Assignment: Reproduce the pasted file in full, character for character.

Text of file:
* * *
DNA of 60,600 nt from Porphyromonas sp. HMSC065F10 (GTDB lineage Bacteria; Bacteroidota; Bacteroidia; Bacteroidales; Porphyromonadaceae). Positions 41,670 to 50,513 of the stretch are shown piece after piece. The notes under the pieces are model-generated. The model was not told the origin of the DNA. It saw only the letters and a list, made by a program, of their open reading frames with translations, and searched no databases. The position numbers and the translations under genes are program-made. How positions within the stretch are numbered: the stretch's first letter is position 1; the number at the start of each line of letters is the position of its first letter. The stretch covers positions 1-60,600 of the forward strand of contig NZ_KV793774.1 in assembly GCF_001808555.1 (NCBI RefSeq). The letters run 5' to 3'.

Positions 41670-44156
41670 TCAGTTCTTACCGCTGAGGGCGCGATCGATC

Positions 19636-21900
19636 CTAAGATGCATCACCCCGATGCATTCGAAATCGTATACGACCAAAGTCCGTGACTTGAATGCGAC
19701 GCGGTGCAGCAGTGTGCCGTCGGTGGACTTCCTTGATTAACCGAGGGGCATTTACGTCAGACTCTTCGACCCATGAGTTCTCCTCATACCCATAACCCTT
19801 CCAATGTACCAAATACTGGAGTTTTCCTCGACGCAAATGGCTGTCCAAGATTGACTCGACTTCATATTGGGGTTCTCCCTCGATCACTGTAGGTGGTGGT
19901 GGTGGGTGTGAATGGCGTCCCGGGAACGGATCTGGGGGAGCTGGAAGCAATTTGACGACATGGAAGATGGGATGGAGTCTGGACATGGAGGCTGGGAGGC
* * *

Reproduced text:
DNA of 60,600 nt from Porphyromonas sp. HMSC065F10 (GTDB lineage Bacteria; Bacteroidota; Bacteroidia; Bacteroidales; Porphyromonadaceae). Positions 41,670 to 50,513 of the stretch are shown piece after piece. The notes under the pieces are model-generated. The model was not told the origin of the DNA. It saw only the letters and a list, made by a program, of their open reading frames with translations, and searched no databases. The position numbers and the translations under genes are program-made. How positions within the stretch are numbered: the stretch's first letter is position 1; the number at the start of each line of letters is the position of its first letter. The stretch covers positions 1-60,600 of the forward strand of contig NZ_KV793774.1 in assembly GCF_001808555.1 (NCBI RefSeq). The letters run 5' to 3'.

Positions 41670-44156
41670 TCAGTTCTTACCGCTGAGGGCGCGATCGATC

Positions 19636-21900
19636 CTAAGATGCATCACCCCGATGCATTCGAAATCGTATACGACCAAAGTCCGTGACTTGAATGCGAC
19701 GCGGTGCAGCAGTGTGCCGTCGGTGGACTTCCTTGATTAACCGAGGGGCATTTACGTCAGACTCTTCGACCCATGAGTTCTCCTCATACCCATAACCCTT
19801 CCAATGTACCAAATACTGGAGTTTTCCTCGACGCAAATGGCTGTCCAAGATTGACTCGACTTCATATTGGGGTTCTCCCTCGATCACTGTAGGTGGTGGT
19901 GGTGGGTGTGAATGGCGTCCCGGGAACGGATCTGGGGGAGCTGGAAGCAATTTGACGACATGGAAGATGGGATGGAGTCTGGACATGGAGGCTGGGAGGC